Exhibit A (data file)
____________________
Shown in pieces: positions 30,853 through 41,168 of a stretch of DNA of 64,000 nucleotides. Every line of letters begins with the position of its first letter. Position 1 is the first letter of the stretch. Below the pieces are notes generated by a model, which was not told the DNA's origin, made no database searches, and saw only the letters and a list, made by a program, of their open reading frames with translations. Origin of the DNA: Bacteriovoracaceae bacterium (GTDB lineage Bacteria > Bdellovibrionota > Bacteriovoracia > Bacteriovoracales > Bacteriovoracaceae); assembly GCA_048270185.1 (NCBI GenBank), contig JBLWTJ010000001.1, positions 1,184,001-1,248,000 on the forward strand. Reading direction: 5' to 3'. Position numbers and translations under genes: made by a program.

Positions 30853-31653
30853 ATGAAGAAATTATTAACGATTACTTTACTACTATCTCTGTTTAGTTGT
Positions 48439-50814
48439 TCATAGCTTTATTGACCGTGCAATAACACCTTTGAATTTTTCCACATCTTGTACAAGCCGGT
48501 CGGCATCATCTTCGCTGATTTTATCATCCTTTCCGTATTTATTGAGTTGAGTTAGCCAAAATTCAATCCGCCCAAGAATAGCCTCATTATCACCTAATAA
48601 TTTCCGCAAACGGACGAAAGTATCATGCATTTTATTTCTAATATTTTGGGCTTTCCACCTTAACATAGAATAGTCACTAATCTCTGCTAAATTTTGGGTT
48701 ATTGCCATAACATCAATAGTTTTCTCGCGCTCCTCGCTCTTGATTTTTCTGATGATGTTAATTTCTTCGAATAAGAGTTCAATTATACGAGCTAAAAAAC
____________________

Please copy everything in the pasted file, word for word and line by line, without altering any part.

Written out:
Shown in pieces: positions 30,853 through 41,168 of a stretch of DNA of 64,000 nucleotides. Every line of letters begins with the position of its first letter. Position 1 is the first letter of the stretch. Below the pieces are notes generated by a model, which was not told the DNA's origin, made no database searches, and saw only the letters and a list, made by a program, of their open reading frames with translations. Origin of the DNA: Bacteriovoracaceae bacterium (GTDB lineage Bacteria > Bdellovibrionota > Bacteriovoracia > Bacteriovoracales > Bacteriovoracaceae); assembly GCA_048270185.1 (NCBI GenBank), contig JBLWTJ010000001.1, positions 1,184,001-1,248,000 on the forward strand. Reading direction: 5' to 3'. Position numbers and translations under genes: made by a program.

Positions 30853-31653
30853 ATGAAGAAATTATTAACGATTACTTTACTACTATCTCTGTTTAGTTGT
Positions 48439-50814
48439 TCATAGCTTTATTGACCGTGCAATAACACCTTTGAATTTTTCCACATCTTGTACAAGCCGGT
48501 CGGCATCATCTTCGCTGATTTTATCATCCTTTCCGTATTTATTGAGTTGAGTTAGCCAAAATTCAATCCGCCCAAGAATAGCCTCATTATCACCTAATAA
48601 TTTCCGCAAACGGACGAAAGTATCATGCATTTTATTTCTAATATTTTGGGCTTTCCACCTTAACATAGAATAGTCACTAATCTCTGCTAAATTTTGGGTT
48701 ATTGCCATAACATCAATAGTTTTCTCGCGCTCCTCGCTCTTGATTTTTCTGATGATGTTAATTTCTTCGAATAAGAGTTCAATTATACGAGCTAAAAAAC